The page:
The Solar Orbiter captured the latest powerful solar eruption. Credit: ESA

Spacecraft Films Massive Solar Eruption Jetting Out Millions of Miles Out Into Space

The Solar Orbiter observed the latest powerful Solar eruption, which turned out to be record-breaking.

The Solar Orbiter recorded the birth and evolution of a giant coronal mass ejection on the Sun, which became the largest such phenomenon observed in the same field of view along with the solar disk. The solar eruption was not directed to Earth and does not threaten our planet in any way.


On a quest to study the Sun

The launch of the Solar Orbiter into space took place in February 2020. The probe is equipped with ten scientific instruments, which are protected from overheating and charged particle flows by a multilayer shield.

The scientific program is designed for nine years, during which time the device will make 22 revolutions around the star and will be able to study coronal mass ejections, solar wind acceleration mechanisms, the formation of prominences and the solar corona, and in 2025-2029 for the first time explore the polar regions of the star and take images.

The Solar Orbiter captured the latest powerful solar eruption

Prominences are the most noticeable manifestations of solar activity in the corona of the star – these are rather large plasma formations that begin in the chromosphere and are characterized by increased density and lower temperature compared to the environment. Such structures can take various forms and exist for quite a long time (up to a month) in a quiescent state or be in an active state and transform into a coronal plasma ejection.

The study of the mechanism of formation and development of solar flares is of great interest, since plasma ejections from the surface of the Sun, directed towards the Earth, lead to powerful magnetic storms, disruption of communications, and malfunctions of electronic equipment onboard various spacecraft.

On February 15, 2022, a massive solar eruption appeared on our star, which turned into a coronal mass ejection, which was not directed towards the Earth. Its evolution was traced in the extreme ultraviolet wavelength range using the FSI (Full Sun Imager) instrument, which is part of the EUI instrument of the European Solar Orbiter probe. It is noteworthy that this prominence turned out to be the largest of those that were ever recorded in the same field of view along with the solar disk.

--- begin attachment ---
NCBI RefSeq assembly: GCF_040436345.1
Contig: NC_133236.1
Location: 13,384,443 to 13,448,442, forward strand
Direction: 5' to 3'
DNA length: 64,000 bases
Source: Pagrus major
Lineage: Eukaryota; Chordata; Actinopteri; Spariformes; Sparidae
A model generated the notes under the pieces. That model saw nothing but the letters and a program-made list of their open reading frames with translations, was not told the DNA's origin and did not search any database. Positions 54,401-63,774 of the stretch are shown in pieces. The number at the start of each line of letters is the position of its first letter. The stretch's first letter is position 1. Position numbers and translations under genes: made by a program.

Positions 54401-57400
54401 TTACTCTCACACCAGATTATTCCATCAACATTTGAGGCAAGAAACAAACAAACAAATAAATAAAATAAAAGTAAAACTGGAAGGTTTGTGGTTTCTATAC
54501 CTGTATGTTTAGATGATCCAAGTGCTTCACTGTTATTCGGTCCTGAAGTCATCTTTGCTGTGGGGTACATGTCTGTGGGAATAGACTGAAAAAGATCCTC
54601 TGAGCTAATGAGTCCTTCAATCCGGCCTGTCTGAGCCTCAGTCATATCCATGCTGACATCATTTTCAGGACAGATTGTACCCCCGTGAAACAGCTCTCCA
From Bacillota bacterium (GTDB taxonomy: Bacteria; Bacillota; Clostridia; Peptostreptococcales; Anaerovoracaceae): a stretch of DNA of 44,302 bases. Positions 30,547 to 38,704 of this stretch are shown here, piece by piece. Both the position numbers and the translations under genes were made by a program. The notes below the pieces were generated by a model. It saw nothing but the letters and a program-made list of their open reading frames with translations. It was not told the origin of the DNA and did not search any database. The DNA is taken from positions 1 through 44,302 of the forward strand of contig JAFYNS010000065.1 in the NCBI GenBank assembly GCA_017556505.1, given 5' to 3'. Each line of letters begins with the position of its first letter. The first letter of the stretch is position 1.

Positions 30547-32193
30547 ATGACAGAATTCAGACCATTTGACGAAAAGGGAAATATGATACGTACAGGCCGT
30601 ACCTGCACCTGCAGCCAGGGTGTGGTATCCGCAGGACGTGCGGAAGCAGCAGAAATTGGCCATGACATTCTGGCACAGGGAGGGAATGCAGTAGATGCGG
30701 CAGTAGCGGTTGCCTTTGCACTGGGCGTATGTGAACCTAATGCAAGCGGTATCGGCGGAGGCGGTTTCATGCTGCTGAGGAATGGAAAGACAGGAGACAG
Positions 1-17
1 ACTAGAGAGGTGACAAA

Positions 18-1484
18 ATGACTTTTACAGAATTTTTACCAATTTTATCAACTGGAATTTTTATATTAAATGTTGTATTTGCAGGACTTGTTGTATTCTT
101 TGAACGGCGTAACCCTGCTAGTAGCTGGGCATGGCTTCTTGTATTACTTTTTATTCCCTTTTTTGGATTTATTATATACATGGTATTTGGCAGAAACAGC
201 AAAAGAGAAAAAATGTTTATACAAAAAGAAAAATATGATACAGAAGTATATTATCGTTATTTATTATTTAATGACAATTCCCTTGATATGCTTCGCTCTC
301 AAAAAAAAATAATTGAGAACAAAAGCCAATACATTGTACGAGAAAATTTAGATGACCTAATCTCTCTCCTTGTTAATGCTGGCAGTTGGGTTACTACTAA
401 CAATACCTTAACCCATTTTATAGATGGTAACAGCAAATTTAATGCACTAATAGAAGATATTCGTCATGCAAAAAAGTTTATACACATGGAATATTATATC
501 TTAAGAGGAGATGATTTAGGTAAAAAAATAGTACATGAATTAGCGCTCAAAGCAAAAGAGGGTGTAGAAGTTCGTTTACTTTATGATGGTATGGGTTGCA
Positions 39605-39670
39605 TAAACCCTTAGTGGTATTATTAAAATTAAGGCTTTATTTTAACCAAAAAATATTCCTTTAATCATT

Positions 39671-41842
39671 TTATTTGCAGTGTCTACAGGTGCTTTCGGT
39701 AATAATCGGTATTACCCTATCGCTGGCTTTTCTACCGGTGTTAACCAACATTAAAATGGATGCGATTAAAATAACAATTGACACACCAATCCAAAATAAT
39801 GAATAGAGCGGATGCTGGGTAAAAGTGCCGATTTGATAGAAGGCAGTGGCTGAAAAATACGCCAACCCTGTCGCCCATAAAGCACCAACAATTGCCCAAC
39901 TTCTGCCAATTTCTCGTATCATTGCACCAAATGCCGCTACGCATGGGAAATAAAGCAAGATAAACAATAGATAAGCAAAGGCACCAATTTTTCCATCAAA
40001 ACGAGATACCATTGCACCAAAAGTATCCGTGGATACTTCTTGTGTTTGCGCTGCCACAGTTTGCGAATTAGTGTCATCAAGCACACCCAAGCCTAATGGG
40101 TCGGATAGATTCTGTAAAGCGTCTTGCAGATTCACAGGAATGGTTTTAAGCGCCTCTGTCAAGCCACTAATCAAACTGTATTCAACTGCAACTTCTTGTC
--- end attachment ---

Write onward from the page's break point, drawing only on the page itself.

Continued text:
In addition to the Solar Orbiter, several other spacecraft also observed this emission – they were SOHO and Parker, tracking the Sun, as well as the BepiColombo station flying towards Mercury, which recorded a significant increase in the number of electrons, protons, and heavy ions near it. This allows you to learn more about the mechanisms of solar activity.

These were the first images that the Solar Orbiter beamed back to Earth in 2020 during the first approach to the star. Analysis helped astronomers identify numerous microflares on the Sun, which will help solve the problem of the anomalous heating of the corona. Credit: ESA
These were the first images that the Solar Orbiter beamed back to Earth in 2020 during the first approach to the star. Analysis helped astronomers identify numerous microflares on the Sun, which will help solve the problem of the anomalous heating of the corona. Credit: ESA

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Sources:

ESA. (n.d.). Giant solar eruption seen by Solar Orbiter.
Howell, E. (2022, February 18). Solar Orbiter spacecraft captures huge eruption on the sun (video). Space.com.
O’Neill, M. (2022, February 19). Massive solar eruption captured by Solar Orbiter Spacecraft. SciTechDaily.
Starr, M. (n.d.). The Sun has erupted non-stop all month, and there are more giant flares coming. ScienceAlert.

Written by Vladislav Tchakarov

Hello, my name is Vladislav and I am glad to have you here on Curiosmos. As a history student, I have a strong passion for history and science, and the opportunity to research and write in this field on a daily basis is a dream come true.

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